Tuesday, September 14, 2010

Dysfunctional fundraising. What it lacks in logic it doubles in fun!

I’m not a fan of fundraisers.  There’s something disconcerting to me about setting kids up to sell things by the side of the road.  Granted, it can provide a valuable life lesson by helping them see first hand the pitfalls in a life of crime, the humiliation of pan handling, but it makes me uncomfortable to see them beg. It’s just begging with props.  The humiliation they have to experience to endure the whole process is a bonus, but hardly one that warrants the price.

In the younger age brackets there are the girl scouts in front of the grocery store with their boxes of sweets.  What’s the underlying message there?  What are we teaching these girls?  It’s okay to accost total strangers with promises of a sweet, guilt laden pleasures as long as they get paid?  Even worse is the financial lesson of selling something and giving such a large cut to your pimp, I mean Girl Scout Cookie Central.  I think when my girl gets suckered into this, I mean volunteers, I will wear a long coat, platform shoes and a hat with a big feather in it as I supervise.

I know there are other parents just as uncomfortable with the idea.  Trying to save their girls from the humiliation of a life on the streets they strong arm co-workers into paying exorbitant fees for cookies.  Do me a favor, okay?  If you need money to pay for your daughter’s extra-curricular, have some balls and just ask for the money outright.  Don’t bring some innocent cookie into your financial troubles.  Don’t taint the loveliness of baked goods with prices that hint at extortion.

Boy Scouts, already at a disadvantage with no cute skirts or jaunty berets, are left with the undesirable task of selling popcorn.  40 dollars for two boxes of microwaveable popcorn?  And you’re not even going to come over to my house and push the buttons on the microwave for me?  How much does that break down to per kernel?  Not to push conspiracy theories, but has anyone checked to see how many lobbyists for the corn industry have kids in the boy scouts?

The high school fundraiser is usually a car wash. Attractive high school students, predominately female, jump up and down holding signs.  Young pert nubile ladies bouncing in their white shirts, as if to say, “I have no idea that white clothing becomes transparent when wet, and my school spirit is abundant!”

To their credit though, I suspect these ladies are merely a lure, that drivers follow the bouncing signs around the corner behind the Denny’s to find band members and math club geeks doing the hard work of scrubbing grime off of bumpers.  This is especially torturous for said geeks.  First to catch the unchecked expression of disappointment on the driver’s face and then to have such close proximity to the harsh soaps required to clean a car.  I’m just saying it’s bound to aggravate their acne.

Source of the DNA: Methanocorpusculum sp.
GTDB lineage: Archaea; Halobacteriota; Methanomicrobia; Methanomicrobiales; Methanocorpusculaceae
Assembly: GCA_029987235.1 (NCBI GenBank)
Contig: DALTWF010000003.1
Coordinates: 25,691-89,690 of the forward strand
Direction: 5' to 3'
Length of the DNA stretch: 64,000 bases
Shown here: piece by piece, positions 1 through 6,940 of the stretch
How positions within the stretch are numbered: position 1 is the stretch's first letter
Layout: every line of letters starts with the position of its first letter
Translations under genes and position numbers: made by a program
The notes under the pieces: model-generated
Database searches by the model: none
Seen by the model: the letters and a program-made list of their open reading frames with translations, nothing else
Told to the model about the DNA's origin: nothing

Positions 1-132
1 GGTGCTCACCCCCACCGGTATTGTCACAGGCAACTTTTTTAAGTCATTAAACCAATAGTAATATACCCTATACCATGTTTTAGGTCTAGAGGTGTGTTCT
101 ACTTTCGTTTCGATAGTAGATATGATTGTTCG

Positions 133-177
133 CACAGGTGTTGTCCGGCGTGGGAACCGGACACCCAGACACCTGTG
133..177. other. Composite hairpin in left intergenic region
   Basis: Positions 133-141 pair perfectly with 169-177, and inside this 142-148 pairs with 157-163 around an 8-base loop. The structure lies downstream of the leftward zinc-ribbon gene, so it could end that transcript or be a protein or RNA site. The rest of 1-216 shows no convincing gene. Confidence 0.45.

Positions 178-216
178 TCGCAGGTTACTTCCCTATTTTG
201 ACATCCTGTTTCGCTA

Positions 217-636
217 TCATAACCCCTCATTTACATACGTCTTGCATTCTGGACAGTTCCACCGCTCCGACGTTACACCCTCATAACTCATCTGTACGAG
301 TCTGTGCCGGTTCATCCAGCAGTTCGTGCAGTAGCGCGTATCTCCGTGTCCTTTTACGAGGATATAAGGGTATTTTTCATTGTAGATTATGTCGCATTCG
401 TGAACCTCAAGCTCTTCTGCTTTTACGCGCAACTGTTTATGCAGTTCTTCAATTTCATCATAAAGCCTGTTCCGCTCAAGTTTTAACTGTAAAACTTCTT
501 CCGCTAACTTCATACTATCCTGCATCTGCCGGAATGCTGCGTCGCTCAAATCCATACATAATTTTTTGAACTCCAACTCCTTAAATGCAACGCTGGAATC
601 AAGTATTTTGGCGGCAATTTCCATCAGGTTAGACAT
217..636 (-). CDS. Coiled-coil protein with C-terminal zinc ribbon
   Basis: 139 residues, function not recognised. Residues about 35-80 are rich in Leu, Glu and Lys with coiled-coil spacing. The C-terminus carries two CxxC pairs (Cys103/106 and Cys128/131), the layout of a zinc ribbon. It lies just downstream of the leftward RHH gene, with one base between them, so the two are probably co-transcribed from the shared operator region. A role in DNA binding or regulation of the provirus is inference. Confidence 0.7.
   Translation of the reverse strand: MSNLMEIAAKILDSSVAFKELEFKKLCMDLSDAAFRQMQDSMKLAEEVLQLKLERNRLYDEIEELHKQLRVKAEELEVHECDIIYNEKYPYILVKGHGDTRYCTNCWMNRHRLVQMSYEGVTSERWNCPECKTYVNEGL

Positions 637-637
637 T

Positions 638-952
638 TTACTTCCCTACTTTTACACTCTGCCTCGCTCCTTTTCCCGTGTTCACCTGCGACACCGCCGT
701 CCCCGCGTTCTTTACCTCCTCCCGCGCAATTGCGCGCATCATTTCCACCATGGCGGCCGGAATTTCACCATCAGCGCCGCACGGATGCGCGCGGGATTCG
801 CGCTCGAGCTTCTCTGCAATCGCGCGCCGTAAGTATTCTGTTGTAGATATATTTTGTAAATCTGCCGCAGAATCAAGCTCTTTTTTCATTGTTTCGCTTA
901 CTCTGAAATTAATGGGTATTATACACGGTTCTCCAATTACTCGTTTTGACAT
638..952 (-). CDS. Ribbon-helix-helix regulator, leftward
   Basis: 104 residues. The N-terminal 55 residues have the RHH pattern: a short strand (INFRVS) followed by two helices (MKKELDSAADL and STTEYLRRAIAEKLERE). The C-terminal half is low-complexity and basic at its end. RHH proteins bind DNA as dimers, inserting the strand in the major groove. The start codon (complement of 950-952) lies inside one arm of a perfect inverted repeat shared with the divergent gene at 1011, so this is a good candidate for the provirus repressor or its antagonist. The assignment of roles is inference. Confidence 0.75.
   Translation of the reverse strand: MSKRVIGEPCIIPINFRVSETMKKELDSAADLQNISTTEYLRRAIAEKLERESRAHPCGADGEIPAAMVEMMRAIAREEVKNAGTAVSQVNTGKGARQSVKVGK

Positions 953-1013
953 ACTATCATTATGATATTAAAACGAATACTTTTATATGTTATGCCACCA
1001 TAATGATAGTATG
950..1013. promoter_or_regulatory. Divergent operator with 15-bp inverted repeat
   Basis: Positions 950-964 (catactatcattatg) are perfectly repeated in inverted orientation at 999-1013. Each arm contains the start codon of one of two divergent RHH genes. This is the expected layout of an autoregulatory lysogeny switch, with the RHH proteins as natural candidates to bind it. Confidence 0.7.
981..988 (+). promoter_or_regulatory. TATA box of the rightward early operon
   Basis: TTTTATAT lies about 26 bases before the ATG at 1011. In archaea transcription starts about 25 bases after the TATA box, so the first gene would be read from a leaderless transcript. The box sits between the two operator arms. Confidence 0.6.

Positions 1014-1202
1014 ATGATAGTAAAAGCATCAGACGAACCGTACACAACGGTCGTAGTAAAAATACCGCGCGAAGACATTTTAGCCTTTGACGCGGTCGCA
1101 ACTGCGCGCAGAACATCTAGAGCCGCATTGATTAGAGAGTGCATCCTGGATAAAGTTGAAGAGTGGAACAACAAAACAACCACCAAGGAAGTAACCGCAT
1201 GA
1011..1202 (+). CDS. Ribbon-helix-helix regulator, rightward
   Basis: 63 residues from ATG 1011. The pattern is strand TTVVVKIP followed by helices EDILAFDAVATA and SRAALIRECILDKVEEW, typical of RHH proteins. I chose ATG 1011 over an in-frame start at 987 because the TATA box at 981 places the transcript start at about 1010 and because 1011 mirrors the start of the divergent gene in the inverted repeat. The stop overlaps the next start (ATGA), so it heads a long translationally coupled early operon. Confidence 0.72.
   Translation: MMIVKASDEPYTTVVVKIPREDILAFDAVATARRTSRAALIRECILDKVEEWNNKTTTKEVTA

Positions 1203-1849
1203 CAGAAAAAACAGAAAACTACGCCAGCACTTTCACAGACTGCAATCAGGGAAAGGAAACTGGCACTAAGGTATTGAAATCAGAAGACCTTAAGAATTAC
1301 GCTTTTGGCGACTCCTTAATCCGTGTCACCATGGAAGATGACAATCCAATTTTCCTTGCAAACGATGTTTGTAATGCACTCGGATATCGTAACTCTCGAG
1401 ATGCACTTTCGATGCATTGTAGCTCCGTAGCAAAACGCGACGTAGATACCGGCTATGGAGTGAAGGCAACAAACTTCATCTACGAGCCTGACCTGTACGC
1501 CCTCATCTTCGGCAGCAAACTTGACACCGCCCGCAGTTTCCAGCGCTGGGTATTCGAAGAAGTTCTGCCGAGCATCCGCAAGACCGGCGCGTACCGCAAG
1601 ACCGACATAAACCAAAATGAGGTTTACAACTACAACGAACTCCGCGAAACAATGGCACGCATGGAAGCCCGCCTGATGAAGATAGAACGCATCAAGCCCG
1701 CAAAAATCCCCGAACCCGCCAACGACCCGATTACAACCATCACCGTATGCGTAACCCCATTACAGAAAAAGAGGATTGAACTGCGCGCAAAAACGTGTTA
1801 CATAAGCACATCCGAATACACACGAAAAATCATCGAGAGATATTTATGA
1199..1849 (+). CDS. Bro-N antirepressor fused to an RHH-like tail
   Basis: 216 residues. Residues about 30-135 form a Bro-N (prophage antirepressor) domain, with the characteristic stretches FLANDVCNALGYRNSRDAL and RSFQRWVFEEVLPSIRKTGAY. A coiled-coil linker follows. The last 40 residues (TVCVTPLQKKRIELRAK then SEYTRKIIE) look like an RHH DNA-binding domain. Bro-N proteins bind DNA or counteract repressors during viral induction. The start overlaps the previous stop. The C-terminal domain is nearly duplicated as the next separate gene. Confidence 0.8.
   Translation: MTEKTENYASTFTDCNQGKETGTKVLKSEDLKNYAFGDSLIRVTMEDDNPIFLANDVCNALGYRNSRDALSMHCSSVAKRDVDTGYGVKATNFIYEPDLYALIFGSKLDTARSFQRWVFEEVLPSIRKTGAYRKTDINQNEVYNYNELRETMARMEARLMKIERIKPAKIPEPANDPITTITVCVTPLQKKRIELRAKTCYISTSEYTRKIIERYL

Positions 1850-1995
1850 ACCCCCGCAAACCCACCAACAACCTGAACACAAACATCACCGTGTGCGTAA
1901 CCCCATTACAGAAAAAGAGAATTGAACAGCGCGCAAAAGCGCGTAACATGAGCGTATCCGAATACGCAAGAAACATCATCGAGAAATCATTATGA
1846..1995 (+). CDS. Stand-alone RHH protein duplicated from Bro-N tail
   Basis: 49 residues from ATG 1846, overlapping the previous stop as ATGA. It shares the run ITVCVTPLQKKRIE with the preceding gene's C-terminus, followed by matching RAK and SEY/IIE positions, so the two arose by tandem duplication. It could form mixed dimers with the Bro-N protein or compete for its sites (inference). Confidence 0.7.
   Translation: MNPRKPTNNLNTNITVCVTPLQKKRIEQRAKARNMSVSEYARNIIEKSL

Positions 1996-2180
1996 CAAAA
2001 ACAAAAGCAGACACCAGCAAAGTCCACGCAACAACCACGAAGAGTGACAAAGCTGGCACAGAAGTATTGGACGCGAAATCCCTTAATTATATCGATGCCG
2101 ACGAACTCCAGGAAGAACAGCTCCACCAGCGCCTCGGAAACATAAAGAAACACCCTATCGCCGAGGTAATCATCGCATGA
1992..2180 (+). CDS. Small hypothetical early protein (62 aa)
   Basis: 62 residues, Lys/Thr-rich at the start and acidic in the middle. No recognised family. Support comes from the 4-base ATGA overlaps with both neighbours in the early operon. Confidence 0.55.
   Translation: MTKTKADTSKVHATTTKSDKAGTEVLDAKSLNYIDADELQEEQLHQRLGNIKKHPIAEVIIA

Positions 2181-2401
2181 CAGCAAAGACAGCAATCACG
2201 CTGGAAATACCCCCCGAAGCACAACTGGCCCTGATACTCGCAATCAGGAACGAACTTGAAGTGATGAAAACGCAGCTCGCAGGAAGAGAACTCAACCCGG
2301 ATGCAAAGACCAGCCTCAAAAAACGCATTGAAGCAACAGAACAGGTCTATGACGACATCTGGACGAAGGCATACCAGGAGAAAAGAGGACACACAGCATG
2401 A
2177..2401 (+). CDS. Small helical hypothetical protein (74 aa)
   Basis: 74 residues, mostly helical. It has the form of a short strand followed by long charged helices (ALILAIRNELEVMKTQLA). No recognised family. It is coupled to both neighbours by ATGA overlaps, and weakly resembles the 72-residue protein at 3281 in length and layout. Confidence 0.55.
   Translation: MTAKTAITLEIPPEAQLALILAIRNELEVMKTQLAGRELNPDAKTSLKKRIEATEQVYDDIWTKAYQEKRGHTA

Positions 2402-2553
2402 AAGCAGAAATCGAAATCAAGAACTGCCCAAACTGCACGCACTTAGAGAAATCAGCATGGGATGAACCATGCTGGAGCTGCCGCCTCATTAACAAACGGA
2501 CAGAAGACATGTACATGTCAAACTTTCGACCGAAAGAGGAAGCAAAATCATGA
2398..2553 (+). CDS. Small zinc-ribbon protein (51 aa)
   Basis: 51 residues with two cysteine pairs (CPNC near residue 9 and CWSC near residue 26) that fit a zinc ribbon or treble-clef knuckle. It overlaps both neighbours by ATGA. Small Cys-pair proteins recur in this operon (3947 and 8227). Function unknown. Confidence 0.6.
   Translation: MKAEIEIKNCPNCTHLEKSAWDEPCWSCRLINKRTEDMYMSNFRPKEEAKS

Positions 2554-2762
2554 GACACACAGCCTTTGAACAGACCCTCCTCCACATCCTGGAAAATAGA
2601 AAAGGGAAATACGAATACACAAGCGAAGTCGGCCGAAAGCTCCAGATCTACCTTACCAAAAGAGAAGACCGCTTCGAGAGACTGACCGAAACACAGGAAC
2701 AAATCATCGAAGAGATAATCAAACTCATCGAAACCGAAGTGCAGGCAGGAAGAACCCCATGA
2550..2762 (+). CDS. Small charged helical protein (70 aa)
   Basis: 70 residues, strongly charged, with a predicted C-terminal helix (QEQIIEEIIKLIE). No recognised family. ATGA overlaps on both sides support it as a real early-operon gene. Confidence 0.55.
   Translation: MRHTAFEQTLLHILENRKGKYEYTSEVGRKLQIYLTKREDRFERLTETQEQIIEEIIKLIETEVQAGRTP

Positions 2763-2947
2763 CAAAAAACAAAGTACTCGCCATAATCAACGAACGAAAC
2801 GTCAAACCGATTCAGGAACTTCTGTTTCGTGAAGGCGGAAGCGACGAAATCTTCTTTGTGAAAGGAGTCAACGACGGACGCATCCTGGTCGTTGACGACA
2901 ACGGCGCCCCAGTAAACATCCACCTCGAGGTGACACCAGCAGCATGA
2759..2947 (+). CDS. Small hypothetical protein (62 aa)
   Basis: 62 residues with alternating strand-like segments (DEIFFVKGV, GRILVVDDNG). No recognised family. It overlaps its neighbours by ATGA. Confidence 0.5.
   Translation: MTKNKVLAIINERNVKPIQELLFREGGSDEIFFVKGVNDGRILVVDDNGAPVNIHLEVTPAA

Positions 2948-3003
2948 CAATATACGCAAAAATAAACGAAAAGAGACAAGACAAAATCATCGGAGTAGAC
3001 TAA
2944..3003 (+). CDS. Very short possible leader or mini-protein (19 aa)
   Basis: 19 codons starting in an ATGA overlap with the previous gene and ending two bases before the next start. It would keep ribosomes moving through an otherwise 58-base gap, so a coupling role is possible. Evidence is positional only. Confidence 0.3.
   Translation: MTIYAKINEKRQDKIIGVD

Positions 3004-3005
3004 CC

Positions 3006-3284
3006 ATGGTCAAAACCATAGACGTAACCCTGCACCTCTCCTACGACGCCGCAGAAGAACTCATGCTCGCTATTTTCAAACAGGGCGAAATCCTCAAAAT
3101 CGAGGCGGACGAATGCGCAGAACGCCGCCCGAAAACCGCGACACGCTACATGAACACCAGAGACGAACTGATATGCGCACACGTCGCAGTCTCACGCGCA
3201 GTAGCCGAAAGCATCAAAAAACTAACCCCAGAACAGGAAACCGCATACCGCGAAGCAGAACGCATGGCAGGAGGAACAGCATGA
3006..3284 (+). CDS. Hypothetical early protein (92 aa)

This past Saturday I drove into Purcellville and encountered a new kind of fundraiser all together.  One that has filled me with wonder and awe.  Clusters of kids with signs, as well as big swirling flags.  In one group there was a kid playing a bugle.  In another there was a tuba.  These kids were really trying to attract attention.  And they were successful, to an extent, with me.  I couldn’t look away.  I read the signs, but I still don’t understand why they were advertising a mattress sale at their school.

So many questions.

Who decides to buy a mattress as an impulse purchase?  Who is waiting for the perfect school fund raiser to come along so they can replace their current mattress?  Do you really want to encounter these types of people, in the hard light of day? Is there something I don’t know?  Is there a bed bug infestation running rampant in Purcellville?  Did they actually sell even one mattress?

Who thought this was a good idea?  At what school board meeting did they discuss the poor state of funds and look at this as a solution?  Who, in that meeting, is in bed with a mattress salesperson, and how did they talk everyone else into the hopeless scheme?

And the children.  Think of the children.  Never mind that they were given an impossible sale, they put forth such a valiant effort.  Flags and musical instruments?  Really?  “You know, I wasn’t planning to buy a mattress, but that boy is twirling that flag in such a compelling manner. . .”

The only bright side I can imagine to this fiasco is that these kids will have something to talk about at their reunion.  “Hey remember that time we sold mattresses for the school fund raiser?”

“Yeah, that was so much better than the next year when we sold blank VHS videotapes.”

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